Hayley Smith-Kirkham's Reviews > Demons

Demons by Fyodor Dostoyevsky
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May 03, 12

bookshelves: currently-reading, literature

Why I love Dostoevsky, in Three Parts:

I. "You should have seen him when he sat down to play cards in our club. His whole look seemed to say: 'Cards! Me sit down to play whist with you! Is it compatible? Who must answer for it? Who broke up my activity and turned it into whist? Ah, perish Russia!' and he would trump majestically with a heart."
He's hilarious. All of the time. Seriously, ALL OF THE TIME. His description of Karmazinov's article describing the shipwreck he witnessed almost brought me to tears.

II. "Never before had she seen such writers. They were impossibly vain, but quite openly so, as if thereby fulfilling a duty. Some (though by no means all) even came drunk, but it was as if they perceived some special, just-yesterday-discovered beauty in it."
Something always reminds me of my friends.

III. "'Oh, my friends,' he sometimes exclaimed, inspired, 'you cannot imagine what sorrow and anger seize one's whole soul when a great idea, which one has so long and piously revered, is picked up by some bunglers and dragged into the street, to more fools like themselves, and one suddenly meets it in the flea market, unrecognizable, dirty, askew, absurdly presented, without proportion, without harmony, a toy for stupid children! No! It was not so in our day, that is not what we strove for. No, no, not that at all. I recognize nothing.'"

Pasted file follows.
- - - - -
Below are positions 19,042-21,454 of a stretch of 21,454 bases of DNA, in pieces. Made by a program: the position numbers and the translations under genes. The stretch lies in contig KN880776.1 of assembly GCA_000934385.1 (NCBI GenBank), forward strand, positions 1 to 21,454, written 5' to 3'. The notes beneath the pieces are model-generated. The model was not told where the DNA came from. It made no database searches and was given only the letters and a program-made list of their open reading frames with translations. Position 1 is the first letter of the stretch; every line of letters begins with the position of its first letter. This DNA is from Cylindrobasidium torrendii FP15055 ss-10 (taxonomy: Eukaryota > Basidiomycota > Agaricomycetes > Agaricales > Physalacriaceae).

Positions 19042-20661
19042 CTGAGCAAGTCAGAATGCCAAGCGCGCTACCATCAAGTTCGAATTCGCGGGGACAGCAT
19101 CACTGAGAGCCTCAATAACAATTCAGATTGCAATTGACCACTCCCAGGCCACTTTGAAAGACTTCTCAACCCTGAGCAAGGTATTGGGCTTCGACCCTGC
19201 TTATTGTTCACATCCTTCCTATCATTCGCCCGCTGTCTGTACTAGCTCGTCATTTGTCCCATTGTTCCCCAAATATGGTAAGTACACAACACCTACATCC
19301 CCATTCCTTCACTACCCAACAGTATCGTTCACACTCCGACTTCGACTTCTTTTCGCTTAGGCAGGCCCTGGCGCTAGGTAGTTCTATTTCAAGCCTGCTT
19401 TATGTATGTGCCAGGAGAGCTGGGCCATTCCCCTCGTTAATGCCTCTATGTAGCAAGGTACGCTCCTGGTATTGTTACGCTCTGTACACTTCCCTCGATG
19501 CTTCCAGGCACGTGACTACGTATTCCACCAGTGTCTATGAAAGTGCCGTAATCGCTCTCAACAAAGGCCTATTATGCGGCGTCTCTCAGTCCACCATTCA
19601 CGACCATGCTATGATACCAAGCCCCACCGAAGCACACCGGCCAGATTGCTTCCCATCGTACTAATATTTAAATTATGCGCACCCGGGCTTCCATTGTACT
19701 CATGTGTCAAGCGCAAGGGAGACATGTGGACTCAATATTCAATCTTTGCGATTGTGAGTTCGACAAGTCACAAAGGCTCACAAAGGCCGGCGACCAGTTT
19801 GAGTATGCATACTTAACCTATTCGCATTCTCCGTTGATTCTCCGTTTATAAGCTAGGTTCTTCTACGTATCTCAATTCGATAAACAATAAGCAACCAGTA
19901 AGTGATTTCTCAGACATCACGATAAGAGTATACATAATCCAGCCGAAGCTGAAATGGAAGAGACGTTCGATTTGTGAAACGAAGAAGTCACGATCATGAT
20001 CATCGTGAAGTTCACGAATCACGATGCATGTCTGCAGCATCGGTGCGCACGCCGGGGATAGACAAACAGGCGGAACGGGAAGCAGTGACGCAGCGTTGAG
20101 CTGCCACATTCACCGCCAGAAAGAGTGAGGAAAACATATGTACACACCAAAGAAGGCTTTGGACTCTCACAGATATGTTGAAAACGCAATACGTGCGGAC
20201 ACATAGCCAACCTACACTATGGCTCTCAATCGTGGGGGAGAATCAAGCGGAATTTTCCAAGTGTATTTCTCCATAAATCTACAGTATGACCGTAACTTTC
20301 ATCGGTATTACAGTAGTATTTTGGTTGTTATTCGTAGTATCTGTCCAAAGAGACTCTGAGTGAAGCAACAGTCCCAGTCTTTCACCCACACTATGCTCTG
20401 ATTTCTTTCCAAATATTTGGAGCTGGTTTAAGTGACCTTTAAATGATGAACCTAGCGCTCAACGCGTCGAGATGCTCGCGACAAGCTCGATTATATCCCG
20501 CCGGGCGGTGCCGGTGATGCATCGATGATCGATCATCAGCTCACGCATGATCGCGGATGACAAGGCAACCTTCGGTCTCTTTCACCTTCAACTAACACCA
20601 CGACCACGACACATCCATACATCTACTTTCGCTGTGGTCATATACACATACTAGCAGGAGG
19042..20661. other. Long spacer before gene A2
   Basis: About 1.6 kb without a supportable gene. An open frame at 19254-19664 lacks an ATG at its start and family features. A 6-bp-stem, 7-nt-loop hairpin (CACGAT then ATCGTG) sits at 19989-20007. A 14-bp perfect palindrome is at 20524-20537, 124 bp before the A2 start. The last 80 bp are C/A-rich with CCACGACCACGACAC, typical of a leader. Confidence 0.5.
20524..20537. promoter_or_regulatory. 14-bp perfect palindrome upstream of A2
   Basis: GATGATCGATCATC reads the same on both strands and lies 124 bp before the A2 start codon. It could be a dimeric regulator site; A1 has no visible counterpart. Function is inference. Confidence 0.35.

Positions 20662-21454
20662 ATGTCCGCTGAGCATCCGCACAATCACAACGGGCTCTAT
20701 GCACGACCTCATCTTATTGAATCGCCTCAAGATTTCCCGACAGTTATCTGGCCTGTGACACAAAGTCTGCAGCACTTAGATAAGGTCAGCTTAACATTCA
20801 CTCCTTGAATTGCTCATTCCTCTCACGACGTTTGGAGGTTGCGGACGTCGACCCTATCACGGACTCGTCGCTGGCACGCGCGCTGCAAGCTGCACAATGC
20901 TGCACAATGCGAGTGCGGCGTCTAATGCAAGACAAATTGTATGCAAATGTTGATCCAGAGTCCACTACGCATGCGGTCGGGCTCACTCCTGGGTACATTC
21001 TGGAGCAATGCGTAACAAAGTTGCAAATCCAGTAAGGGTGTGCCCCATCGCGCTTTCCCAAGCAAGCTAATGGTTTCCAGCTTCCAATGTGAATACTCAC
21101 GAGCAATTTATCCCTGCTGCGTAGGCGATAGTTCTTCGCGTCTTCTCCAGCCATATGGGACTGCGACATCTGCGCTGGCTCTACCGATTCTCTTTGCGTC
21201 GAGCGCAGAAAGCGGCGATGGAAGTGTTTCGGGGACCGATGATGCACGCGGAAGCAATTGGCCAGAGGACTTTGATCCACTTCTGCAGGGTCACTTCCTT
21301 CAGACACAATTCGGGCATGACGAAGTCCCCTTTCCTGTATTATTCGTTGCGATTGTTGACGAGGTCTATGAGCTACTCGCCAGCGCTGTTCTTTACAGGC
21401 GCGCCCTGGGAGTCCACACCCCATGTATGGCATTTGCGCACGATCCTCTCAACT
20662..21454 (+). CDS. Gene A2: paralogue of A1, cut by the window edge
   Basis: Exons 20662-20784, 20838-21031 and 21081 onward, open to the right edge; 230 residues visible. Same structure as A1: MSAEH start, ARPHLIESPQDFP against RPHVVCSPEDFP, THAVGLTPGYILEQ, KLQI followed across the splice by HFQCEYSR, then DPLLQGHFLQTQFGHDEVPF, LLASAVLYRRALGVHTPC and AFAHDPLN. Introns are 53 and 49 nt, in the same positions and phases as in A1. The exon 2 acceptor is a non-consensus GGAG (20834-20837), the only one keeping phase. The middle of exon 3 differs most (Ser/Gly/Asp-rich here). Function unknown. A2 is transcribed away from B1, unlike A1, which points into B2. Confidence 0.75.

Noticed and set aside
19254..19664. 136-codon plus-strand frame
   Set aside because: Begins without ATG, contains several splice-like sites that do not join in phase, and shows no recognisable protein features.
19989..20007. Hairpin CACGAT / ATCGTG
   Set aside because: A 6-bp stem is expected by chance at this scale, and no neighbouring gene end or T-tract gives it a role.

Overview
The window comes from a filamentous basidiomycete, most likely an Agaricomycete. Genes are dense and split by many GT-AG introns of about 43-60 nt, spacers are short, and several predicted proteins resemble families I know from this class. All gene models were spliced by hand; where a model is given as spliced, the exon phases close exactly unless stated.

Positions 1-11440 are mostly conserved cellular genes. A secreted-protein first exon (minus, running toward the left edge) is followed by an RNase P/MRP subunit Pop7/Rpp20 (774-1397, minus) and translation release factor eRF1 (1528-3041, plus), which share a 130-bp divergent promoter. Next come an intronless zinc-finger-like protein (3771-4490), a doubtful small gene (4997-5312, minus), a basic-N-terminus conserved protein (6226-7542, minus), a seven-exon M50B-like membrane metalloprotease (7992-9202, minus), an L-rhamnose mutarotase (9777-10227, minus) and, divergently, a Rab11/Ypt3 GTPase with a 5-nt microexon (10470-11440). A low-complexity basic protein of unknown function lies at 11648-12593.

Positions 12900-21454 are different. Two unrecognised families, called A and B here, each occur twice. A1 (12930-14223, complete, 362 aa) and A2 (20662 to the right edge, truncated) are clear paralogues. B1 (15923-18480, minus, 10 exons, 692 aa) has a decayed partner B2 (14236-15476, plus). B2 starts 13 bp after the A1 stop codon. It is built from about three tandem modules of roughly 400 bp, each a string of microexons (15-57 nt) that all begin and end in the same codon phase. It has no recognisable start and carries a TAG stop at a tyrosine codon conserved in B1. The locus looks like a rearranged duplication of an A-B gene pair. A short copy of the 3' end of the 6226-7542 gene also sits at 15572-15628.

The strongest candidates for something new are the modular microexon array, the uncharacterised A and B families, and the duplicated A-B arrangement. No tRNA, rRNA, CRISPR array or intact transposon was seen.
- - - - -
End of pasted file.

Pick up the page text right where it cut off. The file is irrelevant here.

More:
He speaks to my soul.
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Comments (showing 1-2 of 2) (2 new)

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message 1: by J. (new)

J. Ah, now he (as opposed to Steinbeck!) sounds wonderful and I thank you for your description...gonna have to read it now. THIS is an example of good writing. :)


message 2: by Hayley (new) - added it

Hayley Smith-Kirkham Well Dostoevsky does present his own problems. I got 14% (thanks, kindle) of the way through this one when I decided to just start over from the beginning so that I'd really know who everyone was and what the shit was going on 'behind the scenes'. And inbetween the gems like those above is a lot of societal intrigue and Dostoevsky's thinly veiled opinions/caricatures of 17th century Russian society that can be more or less interesting or tiring (I don't give a damn what you feel about slavophiles, Fyodor!). When I read the Idiot years ago I got most of the way through an early chapter when I realized "ooh, it's an engagement they've been going on and on about this whole time," and I even went onto Sparknotes to make sure I was right. I think the only time I've used Sparknotes outside of high school English or maybe Core Humanities.


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